And I appreciate your reminder that sometimes we parents must let our kids fall in order for them to learn the courage and will to get up again – not to mention the good sense to sidle away from creepy morticians.

  5. Sarah Says:

    “…as much as we want to protect our kids, sometimes they need to taste dirt in order to learn perseverance and find their true paths…”

    And there it is. It’s parenting from the sidelines, isn’t it? While this story made me laugh and smile and cheer your 12-year-old self on, you stopped with with the last two paragraphs. You speak so many truths at once it would take me 10 more minutes just to sit and break it all down.

    I believe, as you, that we all possess the courage. It is there within is. It is there waiting when we need it, if only we call it up. Like my father believed that inside everyone is goodness and light, such is true with courage and strength. There is so much depth in us, and I fear that due to our now-so-busy-all-the-time-busy lives we will miss out on seeing so much of it, realizing so much of it.

    Right action. Right thought. Yes.
    Right words.
    Thank you.

    • privilegeofparenting Says:

      It’s so nice to connect with you, Sarah, in this way—finding ways to honor our unique voices and combining them into a joined spirit of caring about our kids and our world.

      And particular thanks to you and Jen for having the courage to put it out there and engender community in the lovely way that is unfolding and coalescing this week out of your inspired, compassionate and sisterly vision.

  6. Natalie Says:

    Here, here!

  7. Amber Says:

    I am very, VERY happy to see your voice in this “courage” mix!

    Like Kristen and Kitch, I was cheering you on when you kicked the guy. : )

    • privilegeofparenting Says:

      Thanks, Amber—It’s just great to be in this with all you guys.

      BTW, although it was gratifying to kick that Master that time, I’d be remiss if I didn’t admit that I also carry a feeling of real affection for him, and for his warrior spirit—a dash of which he ultimately shared with me and helped me carry forward into my life. He also maybe taught a good parenting lesson: how to take a kick and not retaliate.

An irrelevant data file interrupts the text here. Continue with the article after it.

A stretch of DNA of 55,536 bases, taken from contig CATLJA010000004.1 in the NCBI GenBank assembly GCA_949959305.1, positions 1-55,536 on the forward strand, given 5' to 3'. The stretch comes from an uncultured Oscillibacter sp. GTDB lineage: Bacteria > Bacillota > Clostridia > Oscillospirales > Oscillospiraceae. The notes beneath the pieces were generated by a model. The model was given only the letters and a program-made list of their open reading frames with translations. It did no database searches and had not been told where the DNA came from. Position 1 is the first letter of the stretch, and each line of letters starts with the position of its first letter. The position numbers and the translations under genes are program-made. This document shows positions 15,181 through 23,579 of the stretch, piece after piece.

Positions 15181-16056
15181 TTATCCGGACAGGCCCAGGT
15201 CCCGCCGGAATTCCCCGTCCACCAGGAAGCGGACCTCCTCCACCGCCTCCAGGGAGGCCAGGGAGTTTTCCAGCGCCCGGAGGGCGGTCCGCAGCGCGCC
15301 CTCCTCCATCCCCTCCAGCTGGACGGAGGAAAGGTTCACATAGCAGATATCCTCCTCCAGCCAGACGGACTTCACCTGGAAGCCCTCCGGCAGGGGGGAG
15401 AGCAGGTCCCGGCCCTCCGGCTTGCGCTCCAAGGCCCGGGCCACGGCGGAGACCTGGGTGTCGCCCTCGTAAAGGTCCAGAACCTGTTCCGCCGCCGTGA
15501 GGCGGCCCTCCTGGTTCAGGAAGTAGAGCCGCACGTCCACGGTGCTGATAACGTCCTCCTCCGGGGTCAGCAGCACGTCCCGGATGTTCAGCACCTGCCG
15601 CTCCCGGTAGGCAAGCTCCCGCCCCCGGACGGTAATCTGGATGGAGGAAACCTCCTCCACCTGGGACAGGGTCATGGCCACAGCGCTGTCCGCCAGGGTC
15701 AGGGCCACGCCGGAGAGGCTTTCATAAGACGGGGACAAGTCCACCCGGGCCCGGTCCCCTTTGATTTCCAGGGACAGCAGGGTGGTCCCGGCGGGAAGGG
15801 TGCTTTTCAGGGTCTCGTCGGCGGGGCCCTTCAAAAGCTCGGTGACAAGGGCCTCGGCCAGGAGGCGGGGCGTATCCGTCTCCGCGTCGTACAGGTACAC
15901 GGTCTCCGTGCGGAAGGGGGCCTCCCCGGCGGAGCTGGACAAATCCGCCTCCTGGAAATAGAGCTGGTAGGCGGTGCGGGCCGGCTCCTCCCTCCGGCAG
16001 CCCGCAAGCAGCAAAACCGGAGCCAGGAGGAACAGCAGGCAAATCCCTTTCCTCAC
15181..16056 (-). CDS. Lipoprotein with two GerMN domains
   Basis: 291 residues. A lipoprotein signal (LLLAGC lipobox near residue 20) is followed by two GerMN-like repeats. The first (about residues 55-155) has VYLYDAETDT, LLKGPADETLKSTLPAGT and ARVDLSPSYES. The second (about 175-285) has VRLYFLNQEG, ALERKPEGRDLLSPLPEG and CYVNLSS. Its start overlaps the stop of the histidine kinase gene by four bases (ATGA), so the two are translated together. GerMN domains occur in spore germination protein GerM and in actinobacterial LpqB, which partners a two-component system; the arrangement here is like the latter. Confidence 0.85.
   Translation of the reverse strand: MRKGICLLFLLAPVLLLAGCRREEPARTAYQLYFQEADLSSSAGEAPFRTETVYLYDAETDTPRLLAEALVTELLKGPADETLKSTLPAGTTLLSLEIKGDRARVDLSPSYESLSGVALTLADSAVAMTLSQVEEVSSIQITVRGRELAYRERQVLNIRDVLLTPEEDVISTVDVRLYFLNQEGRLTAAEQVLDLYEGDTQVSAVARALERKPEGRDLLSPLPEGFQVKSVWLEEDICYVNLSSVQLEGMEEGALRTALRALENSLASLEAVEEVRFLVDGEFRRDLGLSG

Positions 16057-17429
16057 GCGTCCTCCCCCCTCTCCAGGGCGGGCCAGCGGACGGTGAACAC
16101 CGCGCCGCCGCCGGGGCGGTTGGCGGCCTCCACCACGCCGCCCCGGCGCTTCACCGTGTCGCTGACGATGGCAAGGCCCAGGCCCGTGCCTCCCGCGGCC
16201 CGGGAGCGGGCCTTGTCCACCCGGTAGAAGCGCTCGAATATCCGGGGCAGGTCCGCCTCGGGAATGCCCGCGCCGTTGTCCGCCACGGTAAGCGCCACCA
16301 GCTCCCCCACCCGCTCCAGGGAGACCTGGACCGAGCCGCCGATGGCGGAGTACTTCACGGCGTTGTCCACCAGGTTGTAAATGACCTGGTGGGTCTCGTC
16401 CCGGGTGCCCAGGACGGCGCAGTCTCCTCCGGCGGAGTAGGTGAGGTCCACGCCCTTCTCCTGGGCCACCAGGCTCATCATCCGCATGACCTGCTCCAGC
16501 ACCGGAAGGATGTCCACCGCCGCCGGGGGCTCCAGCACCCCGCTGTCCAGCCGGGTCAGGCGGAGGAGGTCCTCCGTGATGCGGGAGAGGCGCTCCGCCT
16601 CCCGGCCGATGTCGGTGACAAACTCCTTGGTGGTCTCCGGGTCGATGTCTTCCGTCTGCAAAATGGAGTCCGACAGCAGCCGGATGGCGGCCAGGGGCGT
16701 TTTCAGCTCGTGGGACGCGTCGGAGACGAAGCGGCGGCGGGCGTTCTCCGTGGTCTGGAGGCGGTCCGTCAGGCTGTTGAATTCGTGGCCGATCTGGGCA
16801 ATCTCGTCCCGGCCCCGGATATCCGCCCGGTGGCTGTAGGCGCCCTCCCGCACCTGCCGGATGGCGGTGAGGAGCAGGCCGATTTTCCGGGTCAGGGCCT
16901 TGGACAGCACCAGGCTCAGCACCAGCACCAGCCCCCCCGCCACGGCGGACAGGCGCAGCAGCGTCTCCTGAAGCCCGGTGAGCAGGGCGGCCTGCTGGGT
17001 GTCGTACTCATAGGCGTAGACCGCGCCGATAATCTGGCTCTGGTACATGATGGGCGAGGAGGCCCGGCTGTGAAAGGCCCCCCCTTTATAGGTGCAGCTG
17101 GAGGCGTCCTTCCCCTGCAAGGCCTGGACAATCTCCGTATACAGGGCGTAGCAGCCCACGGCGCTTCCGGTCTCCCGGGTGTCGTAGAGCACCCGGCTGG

See ya’ round the themes.

  8. cevraini Says:

    This was a wonderful story – and a great way to “wrap up” our Courage discussion. I especially appreciate how you remind us that our kids ( and US) need to taste that dirt sometimes so that we learn how to get back up.

    Thanks for joining us!

  9. Linda at Bar Mitzvahzilla Says:

    Bruce, there’s a certain amount of “The Karate Kid” in this post, I’m sure of it!

    I think it takes a lot of courage to assess yourself honestly and, instead of whining about being, um, height challenged, deciding to maximize your effect. That’s pretty impressive and definitely courageous!

    • privilegeofparenting Says:

      I like to think that if we band together we’re more like the Magnificent Seven, or seventy, or seven hundred… Ninja Turtling and Teletuby-ing our way to a better world.

      Namaste & power to the outliers!

  10. Shawna Says:

    Thank you for linking up to Five for Ten. This has been the most fun serious post so far. The imagery was fantastic. And I adore that you tied it into parenting, into giving our children the gift of courage as they struggle through this thing we call life.